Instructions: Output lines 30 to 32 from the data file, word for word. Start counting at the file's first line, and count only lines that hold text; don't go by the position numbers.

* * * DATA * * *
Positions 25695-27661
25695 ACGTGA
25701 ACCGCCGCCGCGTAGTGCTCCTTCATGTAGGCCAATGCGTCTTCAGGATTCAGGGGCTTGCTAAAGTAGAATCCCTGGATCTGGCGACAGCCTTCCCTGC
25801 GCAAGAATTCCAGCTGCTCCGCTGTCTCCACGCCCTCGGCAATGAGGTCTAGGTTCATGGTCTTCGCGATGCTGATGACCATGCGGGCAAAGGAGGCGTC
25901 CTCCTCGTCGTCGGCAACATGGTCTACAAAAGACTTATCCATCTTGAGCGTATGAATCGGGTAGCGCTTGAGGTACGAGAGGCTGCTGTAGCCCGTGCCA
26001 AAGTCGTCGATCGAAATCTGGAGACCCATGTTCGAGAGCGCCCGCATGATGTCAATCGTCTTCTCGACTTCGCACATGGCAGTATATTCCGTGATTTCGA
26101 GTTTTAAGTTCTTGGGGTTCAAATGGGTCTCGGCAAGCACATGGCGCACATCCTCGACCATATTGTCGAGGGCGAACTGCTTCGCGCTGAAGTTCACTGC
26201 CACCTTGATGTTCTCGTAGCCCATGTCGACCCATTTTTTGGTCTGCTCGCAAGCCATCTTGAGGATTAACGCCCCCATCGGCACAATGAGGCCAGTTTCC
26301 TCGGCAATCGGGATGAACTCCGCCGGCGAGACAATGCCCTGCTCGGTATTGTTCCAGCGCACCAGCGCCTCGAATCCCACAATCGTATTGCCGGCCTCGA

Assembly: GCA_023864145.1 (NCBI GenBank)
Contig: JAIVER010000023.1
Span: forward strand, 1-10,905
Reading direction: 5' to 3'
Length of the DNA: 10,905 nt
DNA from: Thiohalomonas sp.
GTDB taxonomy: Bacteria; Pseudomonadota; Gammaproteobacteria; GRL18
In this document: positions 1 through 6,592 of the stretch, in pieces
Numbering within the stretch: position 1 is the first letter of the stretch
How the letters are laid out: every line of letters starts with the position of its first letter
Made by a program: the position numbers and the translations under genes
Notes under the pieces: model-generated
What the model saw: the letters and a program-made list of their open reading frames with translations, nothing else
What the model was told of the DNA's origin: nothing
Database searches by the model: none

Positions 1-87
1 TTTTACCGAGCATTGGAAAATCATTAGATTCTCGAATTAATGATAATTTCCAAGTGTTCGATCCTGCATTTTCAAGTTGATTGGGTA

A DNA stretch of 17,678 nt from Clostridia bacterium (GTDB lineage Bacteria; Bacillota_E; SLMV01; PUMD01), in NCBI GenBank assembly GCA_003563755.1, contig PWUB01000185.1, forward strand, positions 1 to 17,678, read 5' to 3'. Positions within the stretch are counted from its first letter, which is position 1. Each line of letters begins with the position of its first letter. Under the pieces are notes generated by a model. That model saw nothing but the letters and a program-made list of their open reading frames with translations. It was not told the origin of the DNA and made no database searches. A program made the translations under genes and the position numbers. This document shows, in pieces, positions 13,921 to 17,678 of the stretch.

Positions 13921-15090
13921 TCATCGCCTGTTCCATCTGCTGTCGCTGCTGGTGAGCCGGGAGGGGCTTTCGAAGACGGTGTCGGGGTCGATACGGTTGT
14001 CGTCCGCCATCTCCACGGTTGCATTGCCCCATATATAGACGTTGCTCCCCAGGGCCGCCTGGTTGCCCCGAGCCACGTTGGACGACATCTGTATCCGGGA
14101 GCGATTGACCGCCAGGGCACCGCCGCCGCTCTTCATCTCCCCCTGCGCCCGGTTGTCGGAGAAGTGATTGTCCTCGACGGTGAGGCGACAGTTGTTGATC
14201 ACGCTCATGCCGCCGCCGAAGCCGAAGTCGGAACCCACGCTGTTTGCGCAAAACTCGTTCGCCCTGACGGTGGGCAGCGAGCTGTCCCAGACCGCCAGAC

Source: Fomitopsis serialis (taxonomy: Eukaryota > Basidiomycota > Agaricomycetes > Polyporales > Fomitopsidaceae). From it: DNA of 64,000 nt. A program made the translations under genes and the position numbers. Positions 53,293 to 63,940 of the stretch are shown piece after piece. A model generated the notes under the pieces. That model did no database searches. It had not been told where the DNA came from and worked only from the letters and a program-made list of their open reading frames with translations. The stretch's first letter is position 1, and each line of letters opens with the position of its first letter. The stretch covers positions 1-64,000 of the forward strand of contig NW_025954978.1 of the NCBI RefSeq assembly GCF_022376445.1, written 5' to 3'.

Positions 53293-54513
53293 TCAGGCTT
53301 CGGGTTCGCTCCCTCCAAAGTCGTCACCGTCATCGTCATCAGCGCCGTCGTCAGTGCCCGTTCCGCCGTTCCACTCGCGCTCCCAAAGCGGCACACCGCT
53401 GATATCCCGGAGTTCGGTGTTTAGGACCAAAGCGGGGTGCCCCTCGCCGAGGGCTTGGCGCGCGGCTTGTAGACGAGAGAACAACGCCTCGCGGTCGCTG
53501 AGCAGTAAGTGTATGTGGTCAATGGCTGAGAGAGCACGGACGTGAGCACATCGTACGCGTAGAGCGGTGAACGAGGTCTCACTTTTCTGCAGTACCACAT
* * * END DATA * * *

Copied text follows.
14001 CGTCCGCCATCTCCACGGTTGCATTGCCCCATATATAGACGTTGCTCCCCAGGGCCGCCTGGTTGCCCCGAGCCACGTTGGACGACATCTGTATCCGGGA
14101 GCGATTGACCGCCAGGGCACCGCCGCCGCTCTTCATCTCCCCCTGCGCCCGGTTGTCGGAGAAGTGATTGTCCTCGACGGTGAGGCGACAGTTGTTGATC
14201 ACGCTCATGCCGCCGCCGAAGCCGAAGTCGGAACCCACGCTGTTTGCGCAAAACTCGTTCGCCCTGACGGTGGGCAGCGAGCTGTCCCAGACCGCCAGAC